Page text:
An Inventory of the Historical Monuments in Herefordshire, Volume 2, East. Originally published by His Majesty's Stationery Office, London, 1932.
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2 ASHPERTON (C.c.)
b(1). Parish Church of St. Bartholomew stands on the W. side of the parish. The walls are of local sandstone-rubble with dressings of the same material; the roofs are covered with slates. The church, consisting of Chancel, Nave, and North and South Transepts, was re-built early in the 14th century but incorporates parts of a mid 13th-century chancel-arch. The West Tower was added late in the 18th or early in the 19th century. The church was restored in 1840 and the South Porch is modern.
Architectural Description—The detail unless otherwise described is of early 14th-century date. The Chancel (27 ft. by 21 ft.) has an E. window of three lights, two cinque-foiled and the middle light trefoiled, in a two-centred head. In the N. wall is a restored window of one trefoiled ogee light; further E. is a modern doorway. In the S. wall are two windows, the eastern of two cinque-foiled lights in a two-centred head, and the western of one trefoiled ogee light. The mid 13th-century chancel-arch, perhaps reconstructed in the 14th century and retooled in modern times, is two-centred and of two chamfered orders, the outer continuous and the inner springing from half-round shafts with moulded capitals and bases.
The Nave (53¼ ft. by 26¾ ft.) has in the N. wall a two-centred arch of two chamfered orders, dying on to a splay on the W. side; further W. are two windows of one trefoiled ogee light; the head of the western window is modern; between them is a blocked doorway with chamfered jambs and two-centred head. In the S. wall are an arch and two windows uniform with those in the N. wall; the S. doorway has jambs and two-centred arch of two chamfered orders. In the W. wall is a modern doorway and above it are the splays and rear-arch of a blocked window.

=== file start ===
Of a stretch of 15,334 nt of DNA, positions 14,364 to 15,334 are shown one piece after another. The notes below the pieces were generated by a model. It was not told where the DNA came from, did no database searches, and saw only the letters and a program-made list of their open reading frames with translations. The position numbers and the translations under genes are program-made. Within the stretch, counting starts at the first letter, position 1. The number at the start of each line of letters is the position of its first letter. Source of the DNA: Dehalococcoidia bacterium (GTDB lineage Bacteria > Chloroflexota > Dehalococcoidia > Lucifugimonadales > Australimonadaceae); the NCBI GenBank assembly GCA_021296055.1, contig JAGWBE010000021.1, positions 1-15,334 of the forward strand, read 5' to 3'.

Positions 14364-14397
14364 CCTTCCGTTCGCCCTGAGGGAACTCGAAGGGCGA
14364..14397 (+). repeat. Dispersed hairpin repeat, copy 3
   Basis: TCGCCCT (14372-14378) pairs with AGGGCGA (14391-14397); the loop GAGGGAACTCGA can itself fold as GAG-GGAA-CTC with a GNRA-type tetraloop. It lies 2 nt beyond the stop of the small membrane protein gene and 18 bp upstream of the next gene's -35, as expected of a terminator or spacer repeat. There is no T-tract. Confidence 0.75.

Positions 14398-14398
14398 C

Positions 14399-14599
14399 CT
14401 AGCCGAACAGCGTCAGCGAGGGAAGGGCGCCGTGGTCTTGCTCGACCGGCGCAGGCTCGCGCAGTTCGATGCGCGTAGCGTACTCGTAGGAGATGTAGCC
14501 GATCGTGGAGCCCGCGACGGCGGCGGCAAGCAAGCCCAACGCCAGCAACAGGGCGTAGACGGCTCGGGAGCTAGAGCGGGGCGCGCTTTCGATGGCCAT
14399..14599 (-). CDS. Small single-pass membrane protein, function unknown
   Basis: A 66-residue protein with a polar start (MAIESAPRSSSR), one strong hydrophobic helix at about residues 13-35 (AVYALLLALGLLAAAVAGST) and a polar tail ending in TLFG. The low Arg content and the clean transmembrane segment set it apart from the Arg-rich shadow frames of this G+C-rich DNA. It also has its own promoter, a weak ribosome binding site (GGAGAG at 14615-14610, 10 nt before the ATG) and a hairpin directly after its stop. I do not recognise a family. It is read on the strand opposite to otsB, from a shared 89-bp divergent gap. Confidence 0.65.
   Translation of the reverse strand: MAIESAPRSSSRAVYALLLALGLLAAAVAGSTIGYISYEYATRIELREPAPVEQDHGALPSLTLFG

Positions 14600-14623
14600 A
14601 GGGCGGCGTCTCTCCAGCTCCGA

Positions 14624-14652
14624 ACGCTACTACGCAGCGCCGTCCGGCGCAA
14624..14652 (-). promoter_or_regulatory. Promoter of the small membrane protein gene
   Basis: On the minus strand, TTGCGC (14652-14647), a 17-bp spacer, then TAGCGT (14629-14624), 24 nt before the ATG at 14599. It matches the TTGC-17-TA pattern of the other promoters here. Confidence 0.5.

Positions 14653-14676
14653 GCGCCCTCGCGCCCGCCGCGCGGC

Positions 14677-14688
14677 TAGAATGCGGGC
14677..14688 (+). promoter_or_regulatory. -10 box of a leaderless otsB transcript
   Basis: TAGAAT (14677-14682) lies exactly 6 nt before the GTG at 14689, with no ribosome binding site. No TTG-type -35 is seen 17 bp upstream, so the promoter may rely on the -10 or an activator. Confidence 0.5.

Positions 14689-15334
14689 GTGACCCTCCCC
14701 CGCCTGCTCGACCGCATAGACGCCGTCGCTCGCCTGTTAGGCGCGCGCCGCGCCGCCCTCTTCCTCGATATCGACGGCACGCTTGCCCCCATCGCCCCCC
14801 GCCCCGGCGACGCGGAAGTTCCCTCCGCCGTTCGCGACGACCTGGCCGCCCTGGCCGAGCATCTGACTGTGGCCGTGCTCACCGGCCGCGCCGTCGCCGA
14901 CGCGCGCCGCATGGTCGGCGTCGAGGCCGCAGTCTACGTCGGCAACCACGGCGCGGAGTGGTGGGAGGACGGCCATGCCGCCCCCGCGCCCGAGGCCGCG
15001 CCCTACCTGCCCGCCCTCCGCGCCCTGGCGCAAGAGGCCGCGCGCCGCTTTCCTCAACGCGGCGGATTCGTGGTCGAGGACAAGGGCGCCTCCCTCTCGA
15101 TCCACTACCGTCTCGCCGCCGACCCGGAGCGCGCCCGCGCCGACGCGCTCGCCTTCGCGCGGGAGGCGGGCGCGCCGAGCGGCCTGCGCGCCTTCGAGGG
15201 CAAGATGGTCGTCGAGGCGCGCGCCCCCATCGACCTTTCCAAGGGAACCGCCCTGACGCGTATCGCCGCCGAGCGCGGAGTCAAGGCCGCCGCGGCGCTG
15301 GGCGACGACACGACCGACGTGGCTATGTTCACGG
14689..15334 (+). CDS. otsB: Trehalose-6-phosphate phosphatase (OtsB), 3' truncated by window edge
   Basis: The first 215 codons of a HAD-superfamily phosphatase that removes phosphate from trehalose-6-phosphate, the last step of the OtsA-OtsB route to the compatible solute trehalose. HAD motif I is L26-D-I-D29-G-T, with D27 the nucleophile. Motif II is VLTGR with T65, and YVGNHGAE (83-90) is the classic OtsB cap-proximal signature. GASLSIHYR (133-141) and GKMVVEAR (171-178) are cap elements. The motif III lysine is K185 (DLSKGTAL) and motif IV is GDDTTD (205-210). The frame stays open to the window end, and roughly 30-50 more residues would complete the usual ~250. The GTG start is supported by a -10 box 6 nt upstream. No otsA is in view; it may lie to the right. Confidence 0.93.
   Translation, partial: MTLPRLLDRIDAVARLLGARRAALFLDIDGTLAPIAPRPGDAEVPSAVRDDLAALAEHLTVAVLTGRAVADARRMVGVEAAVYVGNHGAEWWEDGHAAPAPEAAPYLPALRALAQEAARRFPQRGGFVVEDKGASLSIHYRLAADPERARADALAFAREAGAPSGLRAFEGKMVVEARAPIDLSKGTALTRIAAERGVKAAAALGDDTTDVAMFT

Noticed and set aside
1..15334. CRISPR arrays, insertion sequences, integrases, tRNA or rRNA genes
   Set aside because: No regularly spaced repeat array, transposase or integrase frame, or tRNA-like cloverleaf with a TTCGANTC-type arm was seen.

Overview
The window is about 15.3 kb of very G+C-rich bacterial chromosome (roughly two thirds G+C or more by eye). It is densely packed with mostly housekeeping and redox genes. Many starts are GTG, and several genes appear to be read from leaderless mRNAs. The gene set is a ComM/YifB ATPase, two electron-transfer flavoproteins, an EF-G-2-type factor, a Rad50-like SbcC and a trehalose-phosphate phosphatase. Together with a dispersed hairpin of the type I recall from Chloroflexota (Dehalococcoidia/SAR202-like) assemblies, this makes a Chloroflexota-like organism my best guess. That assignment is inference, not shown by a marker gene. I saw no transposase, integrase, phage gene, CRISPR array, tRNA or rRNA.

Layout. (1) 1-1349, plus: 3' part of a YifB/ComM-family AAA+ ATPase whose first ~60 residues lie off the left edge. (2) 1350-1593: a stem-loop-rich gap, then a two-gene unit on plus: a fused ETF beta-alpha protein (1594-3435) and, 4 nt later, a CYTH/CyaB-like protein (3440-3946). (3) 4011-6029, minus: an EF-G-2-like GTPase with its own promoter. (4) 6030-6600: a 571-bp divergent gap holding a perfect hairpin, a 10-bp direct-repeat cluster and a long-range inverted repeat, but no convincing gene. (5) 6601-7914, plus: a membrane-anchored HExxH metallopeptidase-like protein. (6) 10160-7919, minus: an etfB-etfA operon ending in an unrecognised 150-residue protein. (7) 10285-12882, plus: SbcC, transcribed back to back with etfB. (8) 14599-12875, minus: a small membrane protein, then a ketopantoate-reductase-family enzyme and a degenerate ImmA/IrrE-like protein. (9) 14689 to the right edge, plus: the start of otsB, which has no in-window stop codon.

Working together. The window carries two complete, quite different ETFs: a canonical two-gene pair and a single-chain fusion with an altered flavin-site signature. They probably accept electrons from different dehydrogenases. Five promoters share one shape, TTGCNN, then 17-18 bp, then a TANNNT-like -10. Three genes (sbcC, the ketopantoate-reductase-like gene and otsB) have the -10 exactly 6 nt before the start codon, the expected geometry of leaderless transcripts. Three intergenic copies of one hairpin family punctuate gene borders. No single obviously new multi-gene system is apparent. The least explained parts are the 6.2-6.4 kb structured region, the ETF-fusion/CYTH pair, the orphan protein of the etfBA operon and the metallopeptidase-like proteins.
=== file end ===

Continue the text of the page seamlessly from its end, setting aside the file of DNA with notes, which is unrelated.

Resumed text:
The Roof of the chancel is of flat barrel-form and ceiled; it has three late 16th-century moulded tie-beams with plastered trusses. The nave-roof is of similar form and has five moulded tie-beams of the same date.
Fittings—Bells: four, and sanctus; 1st probably 17th-century and broken; 2nd by John Finch, 1655; 3rd inscribed "Virginis egregie vocor campana Maria[e]"; 4th inscribed "Sancte George ora pro nobis"; both probably by the Worcester foundry and early 15th-century; Sanctus uninscribed. Communion Table: of oak, with turned legs, early 17th-century. Font: In churchyard—S. of porch, hemispherical bowl with projecting rim, probably 13th-century, on plain cylindrical stem, retooled. Cover, in second stage of tower, of oak with turned central post and three scrolled supports, 17th-century. Monuments: In chancel—on E. wall, (1) wall-monument with Corinthian side-columns, entablature, broken pediment, cherub-heads and achievement-of-arms of Wilson, no inscription, mid to late 17th-century. In nave—on E. wall, (2) to Thomas Lord, 1652, stone tablet with trefoiled head. Piscinæ: In chancel— recess with chamfered jambs, ogee head and octofoiled drain. In nave—in E. wall, and in S. transept—in S. wall, similar recesses and drains. All 14th-century. Plate: includes late 17th-century cup and a pewter plate.
b(2). Ashperton Castle, earthworks (Plan, p. xxvi), consist of an oval island within a moat and a roughly rectangular enclosure to the E. in which stands the church. William de Grandison had license to strengthen and crenellate his house here in 1292 (Cal. of Patent Rolls). The island rises about a foot above the surrounding ground and is about three-fifths of an acre in extent; it is approached by a causeway on the E. and the moat widens to an angle on the N., W. and S. A dry ditch runs along the N. and part of the E. side of the outer enclosure and there are traces of it on the E. and S. of the churchyard.